This is my first learning challenge, and it is my worst.
I wanted to learn all the piano pieces in the Oscar-winning musical La La Land.
I do not know how to play piano, and I have no teacher but myself and the internet.
I posted my goal onto the Piano subreddit to see if it was realistic, writing that I wanted to teach myself “Mia and Sebastian’s Theme” (the most difficult song in La La Land) and sight-read pieces of similar difficulty within a month. I got the response I hoped for. My goal was “a bit unreasonable,” “could be possible,” “not possible,” “absolutely not possible.”
This was stress relieving. I had been practicing and had plateaued. I flipped through Fundamentals of Piano Practice and Adult All-in-One Course: Lesson-Theory-Technic: Level 1 for answers and found nothing. I thought that this piece was easy and that I was just a slow learner. Turns out, this was just a difficult piece. Though I still might be a slow learner—but maybe not that slow now. That’s the good news. The bad news is that I posted this 3 weeks into my challenge.
Three weeks in and in a song that had 45 bars, I could play nothing but the first eight bars, the easiest bars. Not a good beginning nor middle.
I am a slow learner.
However, identifying notes and finding keys became easy. Though I was still too slow to be able to sight-read anything, I no longer had to take minute-long pauses to find the proper keys then doubt myself and spend more minutes re-checking later. At least something from the last 3 weeks was paying off. But, nonetheless, it had been 3 long weeks and 8 measly bars. It “could be possible” for me to learn 37 significantly harder bars in 1 week, but it’s more “absolutely not possible.” My simple plan of “treat sight-reading like regular reading: learn the names of each note like learning the alphabet and relentlessly practice reading notes via games” was now a stupid plan, so I changed course. Time to be realistic. I began anew by learning the most difficult bars first.
I revisited Chuan C. Chang’s Fundamentals of Piano Practice for pointers. Through grinding alone, there was no way I could learn the next 37 bars any faster than I learned the first 8 bars, so I took Chang’s tip to “practice the difficult sections first.” But how could I learn the most difficult sections in a week when it took me 3 weeks to learn the easiest parts? Because the mistake that stalled my progress wasn’t setting an unrealistic goal; it was thinking I could achieve it with my ignorant and unstructured plan. By following Chang’s Fundamentals of Piano Practice, this was the closest I was to having a teacher by my side. There was no more trial-and-error, only time-tested ideas that got results.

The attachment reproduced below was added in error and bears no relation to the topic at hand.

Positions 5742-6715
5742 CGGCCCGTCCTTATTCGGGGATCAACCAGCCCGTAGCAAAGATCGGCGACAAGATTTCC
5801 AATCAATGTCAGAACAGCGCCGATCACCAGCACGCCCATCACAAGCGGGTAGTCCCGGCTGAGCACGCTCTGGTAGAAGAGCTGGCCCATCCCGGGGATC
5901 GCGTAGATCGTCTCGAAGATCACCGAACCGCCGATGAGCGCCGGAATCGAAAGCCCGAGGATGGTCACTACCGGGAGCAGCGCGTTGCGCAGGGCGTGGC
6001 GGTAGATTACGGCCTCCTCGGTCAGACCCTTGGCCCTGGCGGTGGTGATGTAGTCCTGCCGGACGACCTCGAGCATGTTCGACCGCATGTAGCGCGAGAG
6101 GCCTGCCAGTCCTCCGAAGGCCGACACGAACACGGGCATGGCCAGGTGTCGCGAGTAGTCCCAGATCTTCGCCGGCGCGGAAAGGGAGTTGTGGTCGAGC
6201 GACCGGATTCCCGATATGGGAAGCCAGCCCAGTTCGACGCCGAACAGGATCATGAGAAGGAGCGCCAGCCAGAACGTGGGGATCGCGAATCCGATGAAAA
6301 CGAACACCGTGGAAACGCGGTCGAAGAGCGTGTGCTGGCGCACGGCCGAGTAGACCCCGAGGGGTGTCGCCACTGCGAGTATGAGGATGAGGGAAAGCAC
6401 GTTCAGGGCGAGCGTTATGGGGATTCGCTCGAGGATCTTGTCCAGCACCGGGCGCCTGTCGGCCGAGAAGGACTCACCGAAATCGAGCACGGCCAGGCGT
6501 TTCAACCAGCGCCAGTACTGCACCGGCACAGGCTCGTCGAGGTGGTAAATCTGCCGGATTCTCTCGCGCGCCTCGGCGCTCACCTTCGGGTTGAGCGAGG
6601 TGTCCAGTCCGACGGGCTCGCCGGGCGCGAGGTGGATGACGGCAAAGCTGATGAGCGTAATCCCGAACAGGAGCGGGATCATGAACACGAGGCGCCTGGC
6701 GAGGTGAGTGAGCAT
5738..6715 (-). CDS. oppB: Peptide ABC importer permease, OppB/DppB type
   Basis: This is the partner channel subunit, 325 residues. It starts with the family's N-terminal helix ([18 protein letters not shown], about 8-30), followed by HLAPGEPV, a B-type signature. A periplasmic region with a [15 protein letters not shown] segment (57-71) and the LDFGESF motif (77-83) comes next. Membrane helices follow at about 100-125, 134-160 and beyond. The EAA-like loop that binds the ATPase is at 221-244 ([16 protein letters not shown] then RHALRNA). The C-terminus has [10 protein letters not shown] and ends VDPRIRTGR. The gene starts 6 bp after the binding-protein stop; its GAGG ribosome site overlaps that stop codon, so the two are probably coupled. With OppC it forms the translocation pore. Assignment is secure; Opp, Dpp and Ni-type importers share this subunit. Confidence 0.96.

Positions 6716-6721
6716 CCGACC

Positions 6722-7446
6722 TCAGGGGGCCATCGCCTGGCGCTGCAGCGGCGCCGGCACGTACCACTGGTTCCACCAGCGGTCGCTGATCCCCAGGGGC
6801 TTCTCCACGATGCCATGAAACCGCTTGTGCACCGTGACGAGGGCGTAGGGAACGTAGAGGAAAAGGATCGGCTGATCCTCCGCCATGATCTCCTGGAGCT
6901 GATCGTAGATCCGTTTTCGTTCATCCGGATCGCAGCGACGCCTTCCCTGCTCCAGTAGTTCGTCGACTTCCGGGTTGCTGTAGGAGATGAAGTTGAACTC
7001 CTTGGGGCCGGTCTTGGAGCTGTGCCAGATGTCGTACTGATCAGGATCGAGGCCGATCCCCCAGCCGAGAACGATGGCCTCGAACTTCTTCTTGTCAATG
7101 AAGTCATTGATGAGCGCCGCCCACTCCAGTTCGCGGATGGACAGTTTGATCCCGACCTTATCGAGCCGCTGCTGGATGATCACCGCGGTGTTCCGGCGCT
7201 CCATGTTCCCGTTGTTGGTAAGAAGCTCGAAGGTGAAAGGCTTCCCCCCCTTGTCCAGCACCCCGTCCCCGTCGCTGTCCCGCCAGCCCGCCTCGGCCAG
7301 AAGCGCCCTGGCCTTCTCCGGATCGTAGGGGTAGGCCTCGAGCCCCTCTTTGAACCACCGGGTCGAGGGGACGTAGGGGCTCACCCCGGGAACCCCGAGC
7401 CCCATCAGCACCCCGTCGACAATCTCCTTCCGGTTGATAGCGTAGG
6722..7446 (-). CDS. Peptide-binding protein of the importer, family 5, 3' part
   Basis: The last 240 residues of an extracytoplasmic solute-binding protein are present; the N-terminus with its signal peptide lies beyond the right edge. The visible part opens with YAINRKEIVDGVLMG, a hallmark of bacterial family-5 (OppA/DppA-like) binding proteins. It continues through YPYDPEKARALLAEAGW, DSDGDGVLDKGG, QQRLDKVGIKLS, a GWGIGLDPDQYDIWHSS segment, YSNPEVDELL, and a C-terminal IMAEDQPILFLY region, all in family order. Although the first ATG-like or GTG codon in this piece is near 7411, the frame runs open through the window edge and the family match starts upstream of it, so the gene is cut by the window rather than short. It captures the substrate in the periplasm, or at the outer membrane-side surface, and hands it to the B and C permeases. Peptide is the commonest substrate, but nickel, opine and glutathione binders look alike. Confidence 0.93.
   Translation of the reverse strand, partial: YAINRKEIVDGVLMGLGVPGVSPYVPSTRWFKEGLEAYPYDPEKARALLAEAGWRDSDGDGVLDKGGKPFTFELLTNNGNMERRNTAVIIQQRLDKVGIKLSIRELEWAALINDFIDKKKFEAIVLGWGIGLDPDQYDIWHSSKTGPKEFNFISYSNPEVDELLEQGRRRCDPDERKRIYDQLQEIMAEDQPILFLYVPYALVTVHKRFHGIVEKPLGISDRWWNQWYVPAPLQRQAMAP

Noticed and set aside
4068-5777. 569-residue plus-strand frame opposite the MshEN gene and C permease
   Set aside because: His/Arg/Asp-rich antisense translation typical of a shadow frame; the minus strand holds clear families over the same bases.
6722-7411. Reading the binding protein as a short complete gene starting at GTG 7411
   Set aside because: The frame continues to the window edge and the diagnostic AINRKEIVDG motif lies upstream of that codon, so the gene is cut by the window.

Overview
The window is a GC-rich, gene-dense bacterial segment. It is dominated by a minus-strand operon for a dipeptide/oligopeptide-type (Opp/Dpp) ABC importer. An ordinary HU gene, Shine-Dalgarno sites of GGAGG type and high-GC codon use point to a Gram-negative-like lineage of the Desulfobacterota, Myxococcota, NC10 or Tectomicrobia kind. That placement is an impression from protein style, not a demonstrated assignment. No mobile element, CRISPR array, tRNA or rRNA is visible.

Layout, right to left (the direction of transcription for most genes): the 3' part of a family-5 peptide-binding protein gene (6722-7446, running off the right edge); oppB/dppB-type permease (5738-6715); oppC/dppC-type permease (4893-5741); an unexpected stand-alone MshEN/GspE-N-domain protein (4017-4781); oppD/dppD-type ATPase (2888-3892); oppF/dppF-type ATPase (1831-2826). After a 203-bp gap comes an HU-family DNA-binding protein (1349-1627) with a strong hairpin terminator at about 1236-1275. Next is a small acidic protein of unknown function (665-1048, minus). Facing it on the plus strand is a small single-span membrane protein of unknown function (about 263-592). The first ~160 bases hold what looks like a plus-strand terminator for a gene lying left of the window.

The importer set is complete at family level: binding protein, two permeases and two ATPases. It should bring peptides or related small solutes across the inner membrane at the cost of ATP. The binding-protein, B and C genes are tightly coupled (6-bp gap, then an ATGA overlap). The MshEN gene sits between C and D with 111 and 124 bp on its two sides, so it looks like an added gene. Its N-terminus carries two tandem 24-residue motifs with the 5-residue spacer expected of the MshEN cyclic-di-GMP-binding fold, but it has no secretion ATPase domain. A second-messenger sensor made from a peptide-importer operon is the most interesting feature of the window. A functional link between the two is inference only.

Well—one idea. “Practice the difficult sections first” was the only idea I took. I rushed myself. I did not have enough time to learn Chang’s theories on practice and to apply all of them.
But I was just procrastinating; I had a week’s time. I figured that the less work I put in, the more I could excuse myself for failing. After all, I can’t be called a slow learner when I barely practiced an hour a day. But failing still hurts.
I wasn’t going to be able to learn “Mia and Sebastian’s Theme” in the days that I had left. I listened to the advice on Reddit. Begin simple. Find something easy to start with.
I chose a simplified version of “Mia and Sebastian’s Theme,” found a tutorial, and practiced 3-4 hours per day in my last week.
Still, I regret that I had not planned better and that I had been lazy and procrastinating. I regret the mistakes I made.
My first mistake was my impulsiveness. I dived into this challenge without a plan. I had no deadlines, no milestones, and no progression of practice. I needed structure, so I found online courses. Why learn through trial-and-error when others have already mastered the craft and the art of teaching it? As Charlie Munger, Warren Buffett’s right-hand man, said, “I believe in the discipline of mastering the best that other people have ever figured out. I don’t believe in just sitting down and trying to dream it all up yourself. Nobody’s that smart.” My second mistake was laziness. When you do nothing, your plan, no matter how genius or meticulously constructed it is, becomes nothing. My third mistake was my lack of reflection. Even the best plans can’t be followed perfectly. Reflection is the compass which substitutes the map when the map has blanks. It was the tool that would allow me to work around the unexpected.
I made more mistakes than these, and for that I am grateful. After all, as Benjamin Franklin said, “the things which hurt, instruct,” for even though I failed to learn “Mia and Sebastian’s Theme,” I now understand and appreciate the difficulty of learning piano. I now have teachers and a community behind me in Hoffman Academy. I now understand the value that hard work can bring.
This is my first learning challenge, and it is my worst. With my mistakes made and lessons learned, I hope this remains so.